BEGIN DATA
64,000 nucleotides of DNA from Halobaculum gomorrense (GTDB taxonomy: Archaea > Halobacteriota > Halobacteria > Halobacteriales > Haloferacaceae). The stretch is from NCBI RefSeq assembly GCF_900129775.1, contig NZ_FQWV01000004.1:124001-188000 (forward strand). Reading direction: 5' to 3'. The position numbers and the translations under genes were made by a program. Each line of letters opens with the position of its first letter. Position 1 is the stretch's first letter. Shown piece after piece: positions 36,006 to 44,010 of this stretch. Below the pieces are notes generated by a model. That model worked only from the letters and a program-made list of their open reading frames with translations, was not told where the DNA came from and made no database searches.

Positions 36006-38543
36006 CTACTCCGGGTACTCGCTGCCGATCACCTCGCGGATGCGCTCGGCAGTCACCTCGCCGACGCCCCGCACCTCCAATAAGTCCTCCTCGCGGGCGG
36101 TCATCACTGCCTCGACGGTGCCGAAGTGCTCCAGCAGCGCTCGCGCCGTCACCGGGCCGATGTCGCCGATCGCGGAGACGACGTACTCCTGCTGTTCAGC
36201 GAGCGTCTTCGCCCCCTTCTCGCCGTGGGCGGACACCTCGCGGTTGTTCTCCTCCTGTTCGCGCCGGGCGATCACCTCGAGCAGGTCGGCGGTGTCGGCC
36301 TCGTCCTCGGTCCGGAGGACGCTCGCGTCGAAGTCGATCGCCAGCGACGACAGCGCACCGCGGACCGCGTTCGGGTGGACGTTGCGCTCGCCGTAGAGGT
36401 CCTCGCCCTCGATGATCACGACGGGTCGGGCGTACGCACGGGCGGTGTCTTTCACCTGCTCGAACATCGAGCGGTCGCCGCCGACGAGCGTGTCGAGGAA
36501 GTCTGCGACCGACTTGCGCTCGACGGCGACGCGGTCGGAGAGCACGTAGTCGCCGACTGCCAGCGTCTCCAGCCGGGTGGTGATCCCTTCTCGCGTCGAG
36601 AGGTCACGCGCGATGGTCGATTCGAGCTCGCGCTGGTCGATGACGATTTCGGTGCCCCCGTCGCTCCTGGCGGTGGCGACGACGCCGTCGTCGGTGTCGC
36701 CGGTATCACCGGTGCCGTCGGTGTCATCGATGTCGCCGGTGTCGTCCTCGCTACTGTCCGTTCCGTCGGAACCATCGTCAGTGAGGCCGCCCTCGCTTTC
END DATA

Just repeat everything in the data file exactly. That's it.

64,000 nucleotides of DNA from Halobaculum gomorrense (GTDB taxonomy: Archaea > Halobacteriota > Halobacteria > Halobacteriales > Haloferacaceae). The stretch is from NCBI RefSeq assembly GCF_900129775.1, contig NZ_FQWV01000004.1:124001-188000 (forward strand). Reading direction: 5' to 3'. The position numbers and the translations under genes were made by a program. Each line of letters opens with the position of its first letter. Position 1 is the stretch's first letter. Shown piece after piece: positions 36,006 to 44,010 of this stretch. Below the pieces are notes generated by a model. That model worked only from the letters and a program-made list of their open reading frames with translations, was not told where the DNA came from and made no database searches.

Positions 36006-38543
36006 CTACTCCGGGTACTCGCTGCCGATCACCTCGCGGATGCGCTCGGCAGTCACCTCGCCGACGCCCCGCACCTCCAATAAGTCCTCCTCGCGGGCGG
36101 TCATCACTGCCTCGACGGTGCCGAAGTGCTCCAGCAGCGCTCGCGCCGTCACCGGGCCGATGTCGCCGATCGCGGAGACGACGTACTCCTGCTGTTCAGC
36201 GAGCGTCTTCGCCCCCTTCTCGCCGTGGGCGGACACCTCGCGGTTGTTCTCCTCCTGTTCGCGCCGGGCGATCACCTCGAGCAGGTCGGCGGTGTCGGCC
36301 TCGTCCTCGGTCCGGAGGACGCTCGCGTCGAAGTCGATCGCCAGCGACGACAGCGCACCGCGGACCGCGTTCGGGTGGACGTTGCGCTCGCCGTAGAGGT
36401 CCTCGCCCTCGATGATCACGACGGGTCGGGCGTACGCACGGGCGGTGTCTTTCACCTGCTCGAACATCGAGCGGTCGCCGCCGACGAGCGTGTCGAGGAA
36501 GTCTGCGACCGACTTGCGCTCGACGGCGACGCGGTCGGAGAGCACGTAGTCGCCGACTGCCAGCGTCTCCAGCCGGGTGGTGATCCCTTCTCGCGTCGAG
36601 AGGTCACGCGCGATGGTCGATTCGAGCTCGCGCTGGTCGATGACGATTTCGGTGCCCCCGTCGCTCCTGGCGGTGGCGACGACGCCGTCGTCGGTGTCGC
36701 CGGTATCACCGGTGCCGTCGGTGTCATCGATGTCGCCGGTGTCGTCCTCGCTACTGTCCGTTCCGTCGGAACCATCGTCAGTGAGGCCGCCCTCGCTTTC